Transmedia storytelling is not just for telling stories. Thanks to social technologies, the principles that drive transmedia storytelling ensure that it will emerge as the basis for effective communication and engagement. Transmedia — using multiple channels of communication and technologies — is unique in that it allows stories and messages to be constructed in the same the way we make sense of the world around us. Transmedia storytelling works like the brain thinks — constructing holistic meanings from bits and pieces of information and experience. We show ‘who we are’ through words, actions, and physical clues like clothes or hairstyles, not a sign around our necks that tells our ‘story’ like the synopsis of a TV show. Our brains create stories out of the patterns we uncover around us; it is the natural way for us to process information. Meaning comes from our ability to explore, share and discover. As technologies advance, why should our use of media be different?
Transmedia storytelling transforms communications so that we can interact, construct, share, and create meaning within the storyteller’s world. It will be the dominant form of communication strategy in marketing, management, entertainment, and education, because it creates a multi-sensory, immersive experience directed by the audience. Transmedia storytelling starts with a story or message that, through multiple types of connection, becomes a rich, additive process. Transmedia producers take the storyteller’s vision and provide a paint box of potential experiences, from face-to-face and legacy media to emerging technologies, that allows the audience to co-create their experience.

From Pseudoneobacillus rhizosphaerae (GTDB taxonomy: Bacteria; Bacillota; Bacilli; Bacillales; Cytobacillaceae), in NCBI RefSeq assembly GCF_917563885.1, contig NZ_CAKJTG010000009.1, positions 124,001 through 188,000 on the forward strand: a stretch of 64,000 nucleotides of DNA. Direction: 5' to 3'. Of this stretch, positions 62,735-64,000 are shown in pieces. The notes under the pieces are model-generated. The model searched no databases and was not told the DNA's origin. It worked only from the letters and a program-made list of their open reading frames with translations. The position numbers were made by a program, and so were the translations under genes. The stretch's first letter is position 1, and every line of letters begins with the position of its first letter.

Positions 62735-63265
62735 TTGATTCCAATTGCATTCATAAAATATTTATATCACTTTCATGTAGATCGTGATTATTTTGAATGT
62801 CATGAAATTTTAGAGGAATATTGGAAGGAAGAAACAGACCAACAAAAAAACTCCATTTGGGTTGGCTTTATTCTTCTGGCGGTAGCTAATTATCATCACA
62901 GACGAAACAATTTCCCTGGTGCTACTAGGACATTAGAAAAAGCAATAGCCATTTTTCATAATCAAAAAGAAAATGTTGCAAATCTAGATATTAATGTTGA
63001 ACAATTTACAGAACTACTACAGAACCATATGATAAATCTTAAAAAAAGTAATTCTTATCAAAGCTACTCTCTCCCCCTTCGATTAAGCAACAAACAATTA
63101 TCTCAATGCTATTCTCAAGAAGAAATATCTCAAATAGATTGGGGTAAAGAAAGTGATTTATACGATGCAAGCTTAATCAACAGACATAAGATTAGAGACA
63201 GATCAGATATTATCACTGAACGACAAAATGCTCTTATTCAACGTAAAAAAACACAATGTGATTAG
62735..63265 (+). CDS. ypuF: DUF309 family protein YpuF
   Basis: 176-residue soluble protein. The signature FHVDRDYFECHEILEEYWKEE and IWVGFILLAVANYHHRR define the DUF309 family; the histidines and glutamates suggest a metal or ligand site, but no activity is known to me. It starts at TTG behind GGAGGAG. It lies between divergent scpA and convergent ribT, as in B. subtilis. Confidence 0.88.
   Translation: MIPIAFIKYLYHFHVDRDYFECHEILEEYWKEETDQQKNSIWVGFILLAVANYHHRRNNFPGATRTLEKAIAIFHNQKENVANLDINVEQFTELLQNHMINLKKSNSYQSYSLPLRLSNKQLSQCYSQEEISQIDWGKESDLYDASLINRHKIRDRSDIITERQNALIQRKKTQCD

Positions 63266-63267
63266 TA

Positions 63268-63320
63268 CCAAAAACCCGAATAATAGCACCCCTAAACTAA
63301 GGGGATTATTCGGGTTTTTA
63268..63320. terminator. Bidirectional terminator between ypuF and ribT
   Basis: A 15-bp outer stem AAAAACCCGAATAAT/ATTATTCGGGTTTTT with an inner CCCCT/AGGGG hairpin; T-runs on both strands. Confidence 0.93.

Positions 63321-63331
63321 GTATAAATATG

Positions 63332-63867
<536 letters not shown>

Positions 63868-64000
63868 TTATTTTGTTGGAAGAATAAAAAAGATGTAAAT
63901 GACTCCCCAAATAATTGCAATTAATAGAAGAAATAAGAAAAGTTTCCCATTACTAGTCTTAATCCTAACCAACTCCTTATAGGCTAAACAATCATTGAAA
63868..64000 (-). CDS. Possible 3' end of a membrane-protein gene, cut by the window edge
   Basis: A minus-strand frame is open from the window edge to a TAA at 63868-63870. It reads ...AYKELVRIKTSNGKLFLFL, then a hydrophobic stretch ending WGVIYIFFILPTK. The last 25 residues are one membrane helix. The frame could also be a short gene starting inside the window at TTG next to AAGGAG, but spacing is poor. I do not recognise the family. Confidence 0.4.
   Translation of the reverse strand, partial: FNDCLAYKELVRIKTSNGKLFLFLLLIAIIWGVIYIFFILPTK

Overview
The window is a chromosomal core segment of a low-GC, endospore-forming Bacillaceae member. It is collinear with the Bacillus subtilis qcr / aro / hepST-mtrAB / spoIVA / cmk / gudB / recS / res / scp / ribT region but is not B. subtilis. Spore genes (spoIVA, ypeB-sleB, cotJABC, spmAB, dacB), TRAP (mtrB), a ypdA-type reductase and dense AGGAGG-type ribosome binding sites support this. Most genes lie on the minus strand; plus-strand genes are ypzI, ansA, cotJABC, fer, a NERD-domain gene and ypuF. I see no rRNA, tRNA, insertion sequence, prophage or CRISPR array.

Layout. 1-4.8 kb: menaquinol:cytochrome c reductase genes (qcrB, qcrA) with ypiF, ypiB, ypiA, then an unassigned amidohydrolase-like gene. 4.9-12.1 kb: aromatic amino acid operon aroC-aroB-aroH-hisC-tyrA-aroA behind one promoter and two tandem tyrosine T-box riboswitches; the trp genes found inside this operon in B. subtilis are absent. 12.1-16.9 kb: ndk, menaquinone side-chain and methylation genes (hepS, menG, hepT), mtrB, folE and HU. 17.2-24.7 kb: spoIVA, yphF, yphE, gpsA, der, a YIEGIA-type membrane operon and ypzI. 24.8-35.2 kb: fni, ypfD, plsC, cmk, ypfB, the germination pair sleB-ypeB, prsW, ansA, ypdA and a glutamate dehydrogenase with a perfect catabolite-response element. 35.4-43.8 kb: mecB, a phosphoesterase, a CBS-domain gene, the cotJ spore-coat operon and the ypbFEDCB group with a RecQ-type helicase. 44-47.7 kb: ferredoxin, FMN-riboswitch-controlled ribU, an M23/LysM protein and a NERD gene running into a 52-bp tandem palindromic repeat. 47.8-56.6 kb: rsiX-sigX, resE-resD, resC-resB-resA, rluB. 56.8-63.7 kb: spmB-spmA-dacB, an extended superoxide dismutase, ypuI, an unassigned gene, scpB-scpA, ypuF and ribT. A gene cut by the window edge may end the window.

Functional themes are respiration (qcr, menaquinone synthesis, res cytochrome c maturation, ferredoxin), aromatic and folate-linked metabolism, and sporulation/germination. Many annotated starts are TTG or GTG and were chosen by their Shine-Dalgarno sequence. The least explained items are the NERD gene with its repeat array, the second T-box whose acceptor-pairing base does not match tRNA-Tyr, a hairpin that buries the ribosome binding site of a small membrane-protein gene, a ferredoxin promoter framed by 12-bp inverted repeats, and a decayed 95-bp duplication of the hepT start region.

Transmedia storytelling is often associated with large entertainment franchises, but it also has profound implications for areas beyond the entertainment business model: education, advocacy, organizational management, marketing and branding.
United by the first transmedia storytelling conference, StoryWorld Expo and inspired by the wide-reaching potential, the Transmedia SF meet-up and similar groups in places like Los Angeles, New York, London, Paris, and Sydney, are creating hubs of activity and exchange, linking artist, producers, techies, investors, storytellers, and organizations anywhere in world who are passionate about transmedia storytelling — whether it’s learning about it, exploring ways to collaborate, find partners and inspiration, or produce projects. Transmedia SF may be in San Francisco, but the welcome mat is global, connecting the world through story.
The webinar I created with colleague Dr. Bonnie Buckner for UCI Extension, “The Power of Transmedia Storytelling: Persuasive Communications Across Emerging Technologies,” won the best webinar content award from the Internet Marketing Association. We created it for the course we developed and teach on Transmedia Storytelling and Marketing for UCI Extension’s Internet Marketing Certificate Program.
I am excited to have our work acknowledged by this award because, for me, effective transmedia marketing is a way of viewing the world before it becomes a strategy. It’s a willingness to think multi-dimensionally and acknowledge the psychological shifts in individuals that have totally redefined what it means to be a customer. Transmedia storytelling, as I see it, uses storytelling to bridge narrative, branding, persuasion, and media psychology with emerging and traditional media for coherent, authentic, and engaging communication. See the full press release.